When your Change Management Process and Strategy don’t go to plan

What do you do when your Change Management Process and Strategy start to derail?

Recently, I had an opportunity to work with a leading Telecommunications company in curating* a Change Story as one of the key strategies of their major IT Change Management Plan.

My task was to

1. Curate the Change Story involving 9 Business Divisions involving conversations with over 100 staff

2.  To equip the leadership team to tell the story in a way that people would feel motivated to want to be part of the change.

Whilst I was working on the project I had a very interesting question from one of the senior leaders.

The  question was phrased like this , “Anjali, I get the story, it is authentic, it is about our people, it will connect and I feel I can tell this but what I am interested in knowing is when things do not go per the change management plan, what do you say to the team? It is exactly at that moment skeptics who never believed in our change management strategy will jump in to obstruct it.”

An example of things not going per plan would be : Our new IT system testing fails and the project gets delayed.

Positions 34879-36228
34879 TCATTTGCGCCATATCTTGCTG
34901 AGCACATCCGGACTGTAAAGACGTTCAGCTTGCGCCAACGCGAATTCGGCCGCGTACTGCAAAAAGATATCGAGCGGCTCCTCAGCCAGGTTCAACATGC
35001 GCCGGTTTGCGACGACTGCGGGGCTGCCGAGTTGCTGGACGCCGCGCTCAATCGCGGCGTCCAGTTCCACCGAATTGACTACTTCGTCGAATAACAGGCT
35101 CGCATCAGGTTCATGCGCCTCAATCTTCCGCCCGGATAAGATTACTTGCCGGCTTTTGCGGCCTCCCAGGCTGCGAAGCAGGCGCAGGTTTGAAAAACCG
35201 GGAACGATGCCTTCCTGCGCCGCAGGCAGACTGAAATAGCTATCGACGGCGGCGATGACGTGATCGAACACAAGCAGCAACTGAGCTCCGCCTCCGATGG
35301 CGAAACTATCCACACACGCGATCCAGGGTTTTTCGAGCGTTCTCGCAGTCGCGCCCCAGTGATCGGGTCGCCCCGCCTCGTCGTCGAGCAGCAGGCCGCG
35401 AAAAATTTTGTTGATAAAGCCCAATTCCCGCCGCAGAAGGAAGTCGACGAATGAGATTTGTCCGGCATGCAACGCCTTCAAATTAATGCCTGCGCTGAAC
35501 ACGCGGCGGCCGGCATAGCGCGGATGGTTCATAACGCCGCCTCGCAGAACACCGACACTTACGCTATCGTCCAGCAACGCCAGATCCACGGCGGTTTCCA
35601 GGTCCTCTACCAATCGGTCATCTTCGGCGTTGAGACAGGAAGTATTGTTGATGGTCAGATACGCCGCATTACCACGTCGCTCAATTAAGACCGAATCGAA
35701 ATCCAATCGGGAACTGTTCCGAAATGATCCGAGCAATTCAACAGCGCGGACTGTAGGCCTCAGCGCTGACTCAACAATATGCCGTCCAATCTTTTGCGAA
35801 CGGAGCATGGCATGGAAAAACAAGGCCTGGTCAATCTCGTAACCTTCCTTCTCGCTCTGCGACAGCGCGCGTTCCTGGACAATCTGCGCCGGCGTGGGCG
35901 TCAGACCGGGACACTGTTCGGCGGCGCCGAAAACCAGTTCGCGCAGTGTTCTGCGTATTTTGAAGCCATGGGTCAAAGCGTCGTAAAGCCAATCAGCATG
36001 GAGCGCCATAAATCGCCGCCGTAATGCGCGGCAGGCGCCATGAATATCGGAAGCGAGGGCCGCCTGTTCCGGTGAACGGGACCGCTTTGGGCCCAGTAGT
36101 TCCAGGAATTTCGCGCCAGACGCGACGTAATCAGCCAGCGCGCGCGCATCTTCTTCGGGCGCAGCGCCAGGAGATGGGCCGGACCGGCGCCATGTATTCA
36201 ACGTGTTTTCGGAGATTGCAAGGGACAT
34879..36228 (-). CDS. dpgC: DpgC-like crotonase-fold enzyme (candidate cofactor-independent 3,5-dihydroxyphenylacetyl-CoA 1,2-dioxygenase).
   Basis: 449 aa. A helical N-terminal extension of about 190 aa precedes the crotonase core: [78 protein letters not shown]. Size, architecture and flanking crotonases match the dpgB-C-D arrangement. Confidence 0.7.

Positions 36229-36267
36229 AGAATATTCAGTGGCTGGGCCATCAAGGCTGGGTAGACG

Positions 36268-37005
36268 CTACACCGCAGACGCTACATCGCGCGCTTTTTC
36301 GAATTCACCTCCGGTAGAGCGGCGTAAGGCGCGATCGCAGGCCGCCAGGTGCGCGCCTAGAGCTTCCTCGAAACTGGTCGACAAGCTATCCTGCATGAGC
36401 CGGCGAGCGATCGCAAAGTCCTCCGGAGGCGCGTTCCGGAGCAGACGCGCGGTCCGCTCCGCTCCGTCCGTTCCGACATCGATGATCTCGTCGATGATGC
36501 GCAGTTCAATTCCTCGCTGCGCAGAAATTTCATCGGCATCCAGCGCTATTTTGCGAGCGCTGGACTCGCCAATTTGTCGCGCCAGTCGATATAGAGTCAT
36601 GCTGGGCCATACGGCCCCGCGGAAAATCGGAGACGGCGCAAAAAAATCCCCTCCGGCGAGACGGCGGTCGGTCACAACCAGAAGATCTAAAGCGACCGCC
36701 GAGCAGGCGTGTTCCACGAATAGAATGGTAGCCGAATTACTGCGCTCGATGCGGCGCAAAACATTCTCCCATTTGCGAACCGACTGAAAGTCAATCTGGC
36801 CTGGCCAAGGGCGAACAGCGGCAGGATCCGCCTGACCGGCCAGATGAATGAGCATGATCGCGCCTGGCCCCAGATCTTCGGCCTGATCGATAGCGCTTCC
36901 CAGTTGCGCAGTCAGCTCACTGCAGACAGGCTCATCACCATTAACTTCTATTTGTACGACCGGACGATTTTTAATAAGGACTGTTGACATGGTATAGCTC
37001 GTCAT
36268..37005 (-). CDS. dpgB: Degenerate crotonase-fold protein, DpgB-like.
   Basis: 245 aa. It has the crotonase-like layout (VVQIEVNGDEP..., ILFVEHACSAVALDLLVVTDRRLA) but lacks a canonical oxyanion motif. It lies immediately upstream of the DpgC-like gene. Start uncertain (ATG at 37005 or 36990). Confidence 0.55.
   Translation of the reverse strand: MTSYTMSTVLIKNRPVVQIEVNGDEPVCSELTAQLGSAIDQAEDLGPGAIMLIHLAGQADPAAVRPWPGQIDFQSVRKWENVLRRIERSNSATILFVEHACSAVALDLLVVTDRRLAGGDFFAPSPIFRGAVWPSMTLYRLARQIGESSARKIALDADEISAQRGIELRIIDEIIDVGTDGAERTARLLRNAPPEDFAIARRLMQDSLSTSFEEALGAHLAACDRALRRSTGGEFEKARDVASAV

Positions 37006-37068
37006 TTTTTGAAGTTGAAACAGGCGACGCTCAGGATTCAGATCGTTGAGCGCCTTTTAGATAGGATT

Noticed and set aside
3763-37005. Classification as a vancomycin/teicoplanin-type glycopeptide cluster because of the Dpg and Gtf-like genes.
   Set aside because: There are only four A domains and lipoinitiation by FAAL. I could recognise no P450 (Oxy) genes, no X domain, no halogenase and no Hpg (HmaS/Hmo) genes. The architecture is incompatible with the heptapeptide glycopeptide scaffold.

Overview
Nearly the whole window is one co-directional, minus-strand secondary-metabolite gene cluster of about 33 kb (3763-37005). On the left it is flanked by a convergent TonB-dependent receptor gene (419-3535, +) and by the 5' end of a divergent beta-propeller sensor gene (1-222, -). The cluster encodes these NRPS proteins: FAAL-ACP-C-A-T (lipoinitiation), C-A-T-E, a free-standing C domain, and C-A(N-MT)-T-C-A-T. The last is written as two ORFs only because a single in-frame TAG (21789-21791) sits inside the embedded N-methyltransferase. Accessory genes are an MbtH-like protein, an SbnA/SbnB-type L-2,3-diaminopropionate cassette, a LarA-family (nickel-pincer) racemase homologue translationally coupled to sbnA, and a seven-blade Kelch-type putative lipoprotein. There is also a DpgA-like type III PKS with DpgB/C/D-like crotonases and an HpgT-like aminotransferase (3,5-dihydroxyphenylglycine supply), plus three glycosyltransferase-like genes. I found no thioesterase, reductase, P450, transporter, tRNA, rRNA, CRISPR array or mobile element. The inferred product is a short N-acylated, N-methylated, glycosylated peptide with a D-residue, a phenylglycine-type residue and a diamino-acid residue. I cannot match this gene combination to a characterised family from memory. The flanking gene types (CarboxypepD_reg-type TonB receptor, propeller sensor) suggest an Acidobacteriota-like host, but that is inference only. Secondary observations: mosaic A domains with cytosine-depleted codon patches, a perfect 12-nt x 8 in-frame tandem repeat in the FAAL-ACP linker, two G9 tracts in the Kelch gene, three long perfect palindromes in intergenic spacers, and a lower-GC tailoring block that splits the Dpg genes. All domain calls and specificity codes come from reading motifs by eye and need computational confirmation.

So what do you do and say when your envisaged change is not going to plan?

My response to the question asked. 

Let us look at an extreme situation of things going wrong, an air crash, to see if there are parallels in how we can handle it. How do leaders who are acknowledged for handling these catastrophic situations well, handle them? When AirAsia’s QZ8501 crashed, how did Air Asia’s CEO Tony Fernandes respond?

So, what I have done here is to draw a parallel between Tony Fernandes’ response and the questions and responses we could think of in the corporate field when things like testing for a new IT system go wrong.

. Tony Fernandes’ Response A question for a Corporate Leader?
1 Despite being a minority shareholder with 49% share of AirAsia Indonesia, Tony Fernandes stepped up to the plate to handle the situation and took complete responsibility. If the IT Testing fails, what do you do? Stand up in front of your team and take responsibility, shift blame to the core team handling the change project or show frustration towards the vendor who is implementing the IT Transformation ? 
2 AirAsia took on the responsibility of dealing with the crash with Tony Fernandes making public apologies and saying in a statement he would honour the airline’s obligations to the victims and families. “I apologise profusely for what they are going through. I am the leader of this company; I take responsibility. That is why I am here. I am not running away from my obligations.” What statement do you make when things go wrong? Do you apologise for things not working or join the team in the “bitch fest” that often occurs in pantries, smoking areas, canteens and elevators. All places where the real corporate culture lives. What we often fail to recognise is that the Change being implemented is not for the benefit of the Change Team, its for the company’s and employee’s benefit and we need to support and work with the Change Team.